• Wed. Sep 30th, 2020

Hedonism and Weed Leads to Happiness

ByASNF

Aug 23, 2020

Sharp legal and social distinctions are often made between medicinal and recreational marijuana, with indistinguishable recreational marijuana typically having a dark cloud cast over it. Why the distinction? At universities in Zurich and The Netherlands the need for hedonism and recreation is getting a major overhaul.

We all set ourselves long-term goals from time to time, such as finally getting into shape, eating less sugar or learning a foreign language. Research has devoted much time to finding out how we can reach these goals more effectively. The prevailing view is that self-control helps us prioritize long-term goals over momentary pleasure and that if you are good at self-control, this will usually result in a happier and more successful life.

“It’s time for a rethink,” says Katharina Bernecker, researcher in motivational psychology at the University of Zurich. “Of course self-control is important, but research on self-regulation should pay just as much attention to hedonism, or short-term pleasure.” That’s because Bernecker’s new research shows that people’s capacity to experience pleasure or enjoyment contributes at least as much to a happy and satisfied life as successful self-control. […]

Bernecker and her colleague Daniela Becker of Radboud University…found that certain people get distracted by intrusive thoughts in moments of relaxation or enjoyment by thinking about activities or tasks that they should be doing instead. “For example, when lying on the couch you might keep thinking of the sport you are not doing,” says Becker. “Those thoughts about conflicting long-term goals undermine the immediate need to relax.” On the other hand, people who can fully enjoy themselves in those situations tend to have a higher sense of well-being in general, not only in the short term, and are less likely to suffer from depression and anxiety, among other things. […]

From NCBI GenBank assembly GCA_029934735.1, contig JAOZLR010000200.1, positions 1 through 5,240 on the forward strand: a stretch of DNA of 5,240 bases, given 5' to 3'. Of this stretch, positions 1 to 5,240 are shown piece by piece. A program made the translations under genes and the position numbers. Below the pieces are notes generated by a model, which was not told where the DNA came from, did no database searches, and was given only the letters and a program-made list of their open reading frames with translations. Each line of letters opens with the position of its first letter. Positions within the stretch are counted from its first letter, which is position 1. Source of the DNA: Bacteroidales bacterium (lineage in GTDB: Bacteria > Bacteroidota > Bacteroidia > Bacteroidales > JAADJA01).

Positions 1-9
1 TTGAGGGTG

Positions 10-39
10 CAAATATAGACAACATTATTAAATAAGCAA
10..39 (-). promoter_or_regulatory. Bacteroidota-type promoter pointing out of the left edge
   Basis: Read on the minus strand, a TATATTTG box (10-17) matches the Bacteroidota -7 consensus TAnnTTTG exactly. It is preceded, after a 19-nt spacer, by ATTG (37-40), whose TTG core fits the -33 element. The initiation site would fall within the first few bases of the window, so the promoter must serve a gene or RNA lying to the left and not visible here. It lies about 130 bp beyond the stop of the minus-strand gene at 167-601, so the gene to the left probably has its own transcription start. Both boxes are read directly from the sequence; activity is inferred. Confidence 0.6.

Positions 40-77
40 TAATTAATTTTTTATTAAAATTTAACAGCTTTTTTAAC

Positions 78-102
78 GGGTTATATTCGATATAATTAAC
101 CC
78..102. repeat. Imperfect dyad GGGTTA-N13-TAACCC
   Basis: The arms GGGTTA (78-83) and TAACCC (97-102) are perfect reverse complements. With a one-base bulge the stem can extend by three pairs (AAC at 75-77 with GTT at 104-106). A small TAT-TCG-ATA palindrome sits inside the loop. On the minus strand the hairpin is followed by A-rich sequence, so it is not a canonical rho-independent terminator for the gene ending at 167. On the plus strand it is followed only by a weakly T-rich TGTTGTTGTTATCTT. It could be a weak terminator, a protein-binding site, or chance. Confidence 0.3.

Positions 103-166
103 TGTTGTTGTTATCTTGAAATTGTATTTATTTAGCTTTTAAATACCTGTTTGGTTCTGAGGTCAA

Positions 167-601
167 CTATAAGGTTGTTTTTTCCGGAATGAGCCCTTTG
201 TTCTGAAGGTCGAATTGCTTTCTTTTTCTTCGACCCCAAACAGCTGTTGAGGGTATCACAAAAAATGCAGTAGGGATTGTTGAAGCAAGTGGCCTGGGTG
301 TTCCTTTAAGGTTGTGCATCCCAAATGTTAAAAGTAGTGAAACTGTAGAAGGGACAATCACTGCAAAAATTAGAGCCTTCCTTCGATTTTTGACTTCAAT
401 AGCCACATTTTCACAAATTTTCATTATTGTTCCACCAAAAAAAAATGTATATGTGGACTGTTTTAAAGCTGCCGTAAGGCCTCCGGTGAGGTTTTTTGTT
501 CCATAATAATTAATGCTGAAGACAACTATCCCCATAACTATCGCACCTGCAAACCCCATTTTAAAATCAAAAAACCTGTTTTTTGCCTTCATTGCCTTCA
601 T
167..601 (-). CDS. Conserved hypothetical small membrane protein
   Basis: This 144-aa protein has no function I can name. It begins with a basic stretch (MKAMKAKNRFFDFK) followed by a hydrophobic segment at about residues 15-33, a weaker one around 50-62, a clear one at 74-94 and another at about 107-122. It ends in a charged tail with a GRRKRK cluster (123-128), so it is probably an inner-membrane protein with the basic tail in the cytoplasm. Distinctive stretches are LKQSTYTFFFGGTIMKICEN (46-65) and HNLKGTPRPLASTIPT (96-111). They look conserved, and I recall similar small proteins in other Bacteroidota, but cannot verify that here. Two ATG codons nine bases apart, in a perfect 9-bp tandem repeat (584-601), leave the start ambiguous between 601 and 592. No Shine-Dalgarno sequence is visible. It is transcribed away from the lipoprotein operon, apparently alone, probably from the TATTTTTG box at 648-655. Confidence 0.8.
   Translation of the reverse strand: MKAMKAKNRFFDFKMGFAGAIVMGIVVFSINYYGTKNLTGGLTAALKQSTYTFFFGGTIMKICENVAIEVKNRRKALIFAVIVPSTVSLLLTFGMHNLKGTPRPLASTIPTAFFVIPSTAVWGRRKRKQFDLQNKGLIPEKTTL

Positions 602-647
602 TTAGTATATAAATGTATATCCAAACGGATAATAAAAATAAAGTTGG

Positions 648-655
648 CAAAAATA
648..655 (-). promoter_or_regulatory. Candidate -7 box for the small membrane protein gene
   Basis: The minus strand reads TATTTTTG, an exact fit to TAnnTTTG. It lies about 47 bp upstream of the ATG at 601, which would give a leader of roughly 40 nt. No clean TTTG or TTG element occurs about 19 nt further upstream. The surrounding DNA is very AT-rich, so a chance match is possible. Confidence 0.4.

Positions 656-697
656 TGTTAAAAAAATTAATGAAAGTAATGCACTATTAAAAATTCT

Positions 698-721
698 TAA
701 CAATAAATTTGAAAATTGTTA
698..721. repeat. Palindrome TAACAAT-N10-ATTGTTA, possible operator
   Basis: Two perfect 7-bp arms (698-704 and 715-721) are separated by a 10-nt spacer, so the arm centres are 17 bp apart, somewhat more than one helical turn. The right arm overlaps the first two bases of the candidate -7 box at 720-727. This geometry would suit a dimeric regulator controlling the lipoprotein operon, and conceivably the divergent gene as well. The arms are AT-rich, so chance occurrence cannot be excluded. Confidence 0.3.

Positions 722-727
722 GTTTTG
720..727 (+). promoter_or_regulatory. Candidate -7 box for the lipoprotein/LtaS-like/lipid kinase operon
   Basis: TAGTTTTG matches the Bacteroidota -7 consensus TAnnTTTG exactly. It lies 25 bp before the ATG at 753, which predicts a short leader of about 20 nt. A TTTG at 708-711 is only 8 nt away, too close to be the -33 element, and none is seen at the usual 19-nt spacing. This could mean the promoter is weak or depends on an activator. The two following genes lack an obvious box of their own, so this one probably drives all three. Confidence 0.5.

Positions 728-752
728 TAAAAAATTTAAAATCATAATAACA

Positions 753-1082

Anti-hedonism in Western culture is linked not only to self-control but to a custom originating with Plotinus (204/5 – 270 C.E.); a neo-Platonist who maintained that hedonism leads to too much happiness and thereby an unwelcome death. The average life expectancy in the early Christian-Roman period was 26. Today’s average life expectancy in the United States is roughly 79. With death less immediate for many, and for quality of life issues in which death anxiety is reduced using psilocybin, there exist alternatives to prohibition and to drug wars.

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